Caffeine May Cause Gout
Gout is an inflammatory disease similar to arthritis, where uric acid builds up in the joints and tendons causing swelling and pain.
Since 1984 reported gout attacks have increased 45% and 8 million Americans were diagnosed with gout in 2008 alone.
But, is caffeine really to blame?
Gout and Caffeine Studies
Since gout is on the increase there have been many studies which seek to identify the cause(s) for this dramatic increase.
Below are just a few of the studies that have looked at caffeine, coffee, tea and their influence on a person developing gout.
- A study sponsored by the American College of Rheumatology found that men who are coffee drinkers actually decrease their risk of experiencing gout. src.
- A study from the American Society for Nutrition showed that women who are coffee drinkers also had less risk of developing gout. src.
- Another study showed that people who binge on caffeine are more likely to have a gout attack. This means that people who usually have little caffeine daily but occasionally have a lot of caffeine in one day are at risk.
- A related study looked at the lifestyles of 79,000 women over a 25 year period and found that women who consumed at least one sugary beverage daily were twice as likely to suffer with gout than women who very rarely drank sugary beverages. This study didn’t list caffeine as a factor, but just the sugar content of the beverage. src.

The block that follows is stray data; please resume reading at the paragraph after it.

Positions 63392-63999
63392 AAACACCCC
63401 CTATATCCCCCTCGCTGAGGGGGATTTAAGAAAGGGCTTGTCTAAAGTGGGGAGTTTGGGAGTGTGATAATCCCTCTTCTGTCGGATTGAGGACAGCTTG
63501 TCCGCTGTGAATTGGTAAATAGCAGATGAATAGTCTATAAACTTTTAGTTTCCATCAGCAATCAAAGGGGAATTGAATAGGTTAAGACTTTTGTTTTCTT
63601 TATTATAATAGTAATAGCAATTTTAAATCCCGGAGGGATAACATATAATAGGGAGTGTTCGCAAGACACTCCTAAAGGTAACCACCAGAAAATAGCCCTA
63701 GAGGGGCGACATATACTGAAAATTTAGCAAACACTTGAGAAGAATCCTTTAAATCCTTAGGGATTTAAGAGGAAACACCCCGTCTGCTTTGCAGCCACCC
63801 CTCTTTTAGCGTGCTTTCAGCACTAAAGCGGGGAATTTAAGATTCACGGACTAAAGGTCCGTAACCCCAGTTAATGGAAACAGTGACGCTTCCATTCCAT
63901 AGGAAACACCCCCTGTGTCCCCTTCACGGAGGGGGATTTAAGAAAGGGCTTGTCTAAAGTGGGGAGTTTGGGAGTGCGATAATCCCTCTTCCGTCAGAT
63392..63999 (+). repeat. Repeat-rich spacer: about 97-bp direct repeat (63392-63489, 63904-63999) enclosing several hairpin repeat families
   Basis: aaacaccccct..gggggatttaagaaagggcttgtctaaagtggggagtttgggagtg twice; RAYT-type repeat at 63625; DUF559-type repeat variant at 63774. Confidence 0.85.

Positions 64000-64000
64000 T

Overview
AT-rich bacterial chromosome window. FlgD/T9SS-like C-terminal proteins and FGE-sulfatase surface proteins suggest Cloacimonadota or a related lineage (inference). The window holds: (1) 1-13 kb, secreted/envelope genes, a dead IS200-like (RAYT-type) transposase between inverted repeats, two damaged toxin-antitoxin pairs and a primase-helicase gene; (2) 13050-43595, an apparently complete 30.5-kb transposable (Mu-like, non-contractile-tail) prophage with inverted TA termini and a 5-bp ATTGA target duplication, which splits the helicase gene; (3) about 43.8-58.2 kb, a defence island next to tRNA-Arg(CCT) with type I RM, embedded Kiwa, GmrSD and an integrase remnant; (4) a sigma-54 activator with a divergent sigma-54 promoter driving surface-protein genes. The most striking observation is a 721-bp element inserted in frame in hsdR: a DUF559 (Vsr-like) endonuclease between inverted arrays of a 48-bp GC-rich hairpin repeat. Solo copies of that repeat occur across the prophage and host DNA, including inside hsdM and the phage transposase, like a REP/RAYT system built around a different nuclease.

What Can We learn From This?
- It looks like if you want to reduce your chances of getting gout, caffeine should be consumed at a consistent amount daily instead of binging.
- Also, choose sugar-free energy drinks or unsweetened coffee and tea as a way to get your caffeine fix without increasing your risk of a painful gout attack.
- Daily coffee consumption may decrease risk of gout since it lowers the uric acid concentrations in the bloodstream. src.
- Your dominate beverage should be water, especially if you have a history of gout.
It seems like most of the studies show that caffeine consumed in the form of coffee actually decreases gout risk.
It is most likely that sugary drinks are the most dangerous as far as gout risk is concerned, which is independent of caffeine content. Gout treatment includes many dietary restrictions but so far moderate caffeine seems to be ok.